He looked out into a sea of people and recognized faces: technicians, secretaries, administrators, therapists, nurses, the people who are the heart and soul of any hospital. People who knew that Beth Israel had hired about a quarter of its 8,000 staff over the last six years and that the chances that they could all keep their jobs and benefits in an economy in freefall ranged between slim and none.
"I want to run an idea by you that I think is important, and I'd like to get your reaction to it," Levy began. "I'd like to do what we can to protect the lower-wage earners - the transporters, the housekeepers, the food service people. A lot of these people work really hard, and I don't want to put an additional burden on them.
"Now, if we protect these workers, it means the rest of us will have to make a bigger sacrifice," he continued. "It means that others will have to give up more of their salary or benefits."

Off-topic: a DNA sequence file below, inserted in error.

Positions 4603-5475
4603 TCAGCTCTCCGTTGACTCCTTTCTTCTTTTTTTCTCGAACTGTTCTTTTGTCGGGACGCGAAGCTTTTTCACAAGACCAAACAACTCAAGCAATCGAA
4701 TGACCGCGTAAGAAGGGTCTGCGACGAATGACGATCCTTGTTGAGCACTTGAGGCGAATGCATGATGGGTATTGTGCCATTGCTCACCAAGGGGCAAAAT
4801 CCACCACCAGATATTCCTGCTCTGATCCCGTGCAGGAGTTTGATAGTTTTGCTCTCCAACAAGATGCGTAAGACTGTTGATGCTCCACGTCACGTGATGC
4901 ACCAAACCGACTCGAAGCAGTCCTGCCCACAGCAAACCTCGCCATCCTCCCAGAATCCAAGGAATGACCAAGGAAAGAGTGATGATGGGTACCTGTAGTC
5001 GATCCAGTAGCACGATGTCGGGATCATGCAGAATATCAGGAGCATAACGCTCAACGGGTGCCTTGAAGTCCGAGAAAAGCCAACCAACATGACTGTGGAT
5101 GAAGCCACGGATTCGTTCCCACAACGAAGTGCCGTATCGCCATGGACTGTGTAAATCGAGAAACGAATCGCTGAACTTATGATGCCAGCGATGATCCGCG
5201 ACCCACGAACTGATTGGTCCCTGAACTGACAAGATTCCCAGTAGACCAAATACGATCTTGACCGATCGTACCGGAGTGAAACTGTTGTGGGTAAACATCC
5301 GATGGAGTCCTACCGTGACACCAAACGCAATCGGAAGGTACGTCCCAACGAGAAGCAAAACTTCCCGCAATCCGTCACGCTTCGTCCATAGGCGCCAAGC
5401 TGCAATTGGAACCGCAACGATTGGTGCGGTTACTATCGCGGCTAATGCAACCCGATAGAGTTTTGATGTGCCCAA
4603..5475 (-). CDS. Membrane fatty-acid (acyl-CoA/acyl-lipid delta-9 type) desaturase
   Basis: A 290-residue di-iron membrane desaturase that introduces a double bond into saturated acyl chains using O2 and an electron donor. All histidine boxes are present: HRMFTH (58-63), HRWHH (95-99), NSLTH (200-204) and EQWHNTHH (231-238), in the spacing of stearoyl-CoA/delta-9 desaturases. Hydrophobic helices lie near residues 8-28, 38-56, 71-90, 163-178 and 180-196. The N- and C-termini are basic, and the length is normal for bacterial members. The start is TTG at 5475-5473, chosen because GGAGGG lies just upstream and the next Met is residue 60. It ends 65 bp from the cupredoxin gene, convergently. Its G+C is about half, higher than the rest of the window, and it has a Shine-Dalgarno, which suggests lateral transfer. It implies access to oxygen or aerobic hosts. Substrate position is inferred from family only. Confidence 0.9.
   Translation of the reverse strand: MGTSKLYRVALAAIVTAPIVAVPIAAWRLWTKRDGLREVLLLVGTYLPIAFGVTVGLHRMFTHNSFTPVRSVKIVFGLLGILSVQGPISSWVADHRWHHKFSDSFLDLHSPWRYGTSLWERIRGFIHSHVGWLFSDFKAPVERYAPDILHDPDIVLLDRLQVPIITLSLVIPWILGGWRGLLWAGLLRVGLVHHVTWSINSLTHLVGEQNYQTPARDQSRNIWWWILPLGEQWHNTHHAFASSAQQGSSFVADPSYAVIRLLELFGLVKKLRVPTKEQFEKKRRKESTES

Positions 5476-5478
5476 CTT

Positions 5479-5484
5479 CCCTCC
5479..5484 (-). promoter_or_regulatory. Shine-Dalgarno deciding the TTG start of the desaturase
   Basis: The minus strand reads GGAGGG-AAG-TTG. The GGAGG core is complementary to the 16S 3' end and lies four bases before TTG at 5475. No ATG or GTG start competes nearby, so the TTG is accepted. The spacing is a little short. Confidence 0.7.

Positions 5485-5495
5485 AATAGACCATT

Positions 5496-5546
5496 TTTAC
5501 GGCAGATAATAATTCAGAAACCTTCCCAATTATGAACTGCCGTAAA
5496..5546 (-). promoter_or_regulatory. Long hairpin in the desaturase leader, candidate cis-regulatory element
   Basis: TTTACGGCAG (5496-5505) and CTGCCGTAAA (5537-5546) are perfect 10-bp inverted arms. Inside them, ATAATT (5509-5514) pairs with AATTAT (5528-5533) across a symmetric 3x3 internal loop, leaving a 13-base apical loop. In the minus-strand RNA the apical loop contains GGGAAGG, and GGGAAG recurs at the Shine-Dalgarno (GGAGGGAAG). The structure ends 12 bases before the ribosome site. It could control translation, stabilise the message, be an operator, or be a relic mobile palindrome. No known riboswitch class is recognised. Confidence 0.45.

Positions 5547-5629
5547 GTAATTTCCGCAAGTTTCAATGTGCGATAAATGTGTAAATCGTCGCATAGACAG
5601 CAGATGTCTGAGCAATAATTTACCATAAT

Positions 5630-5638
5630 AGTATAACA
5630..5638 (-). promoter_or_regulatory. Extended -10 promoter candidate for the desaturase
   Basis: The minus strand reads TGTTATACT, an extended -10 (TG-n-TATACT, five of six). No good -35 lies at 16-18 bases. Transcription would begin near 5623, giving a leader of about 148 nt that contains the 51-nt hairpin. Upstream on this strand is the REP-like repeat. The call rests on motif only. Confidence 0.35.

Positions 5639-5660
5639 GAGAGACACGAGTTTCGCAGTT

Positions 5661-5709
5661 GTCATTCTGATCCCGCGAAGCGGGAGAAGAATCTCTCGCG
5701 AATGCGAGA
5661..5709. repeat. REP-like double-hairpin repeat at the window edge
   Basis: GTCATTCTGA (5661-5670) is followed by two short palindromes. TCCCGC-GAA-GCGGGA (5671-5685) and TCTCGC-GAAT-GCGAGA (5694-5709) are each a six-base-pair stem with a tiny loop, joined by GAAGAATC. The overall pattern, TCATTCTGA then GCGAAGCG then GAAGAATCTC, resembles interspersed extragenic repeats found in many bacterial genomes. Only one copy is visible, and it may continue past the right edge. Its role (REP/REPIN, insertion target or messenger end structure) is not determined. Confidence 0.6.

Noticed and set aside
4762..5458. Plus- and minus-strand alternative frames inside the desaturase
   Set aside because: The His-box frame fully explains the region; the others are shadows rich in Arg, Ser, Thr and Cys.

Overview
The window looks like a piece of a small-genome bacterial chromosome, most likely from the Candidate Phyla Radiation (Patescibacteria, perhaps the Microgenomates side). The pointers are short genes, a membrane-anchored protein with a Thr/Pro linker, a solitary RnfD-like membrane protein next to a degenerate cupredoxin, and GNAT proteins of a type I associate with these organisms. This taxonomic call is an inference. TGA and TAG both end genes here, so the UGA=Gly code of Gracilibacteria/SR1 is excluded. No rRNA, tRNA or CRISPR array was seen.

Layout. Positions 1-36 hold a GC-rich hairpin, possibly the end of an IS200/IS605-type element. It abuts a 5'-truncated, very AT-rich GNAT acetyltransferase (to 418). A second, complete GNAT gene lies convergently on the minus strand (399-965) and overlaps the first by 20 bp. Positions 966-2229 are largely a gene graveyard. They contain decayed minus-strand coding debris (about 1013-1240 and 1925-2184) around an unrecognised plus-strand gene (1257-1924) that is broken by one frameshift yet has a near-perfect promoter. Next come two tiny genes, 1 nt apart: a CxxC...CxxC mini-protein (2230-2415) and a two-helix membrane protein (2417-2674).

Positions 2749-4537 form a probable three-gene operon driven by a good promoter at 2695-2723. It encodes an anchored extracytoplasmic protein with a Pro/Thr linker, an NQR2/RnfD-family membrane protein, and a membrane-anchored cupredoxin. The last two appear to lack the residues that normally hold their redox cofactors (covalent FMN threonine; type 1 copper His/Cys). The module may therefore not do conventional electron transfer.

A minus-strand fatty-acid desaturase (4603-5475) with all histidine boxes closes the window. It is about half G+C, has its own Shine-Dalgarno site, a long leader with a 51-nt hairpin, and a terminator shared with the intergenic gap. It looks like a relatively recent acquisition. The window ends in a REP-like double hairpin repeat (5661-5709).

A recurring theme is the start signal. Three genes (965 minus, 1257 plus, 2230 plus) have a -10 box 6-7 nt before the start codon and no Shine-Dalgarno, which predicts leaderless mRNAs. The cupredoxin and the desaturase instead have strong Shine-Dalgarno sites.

He had barely gotten the words out of his mouth when Sherman Auditorium erupted in applause. Thunderous, heartfelt, sustained applause.
Monday, March 23, 2009
In these difficult economic times there are lots of stories about folks having tough luck. Crooks and Liars posted a story that show people pulling together. Click the link to read the whole story...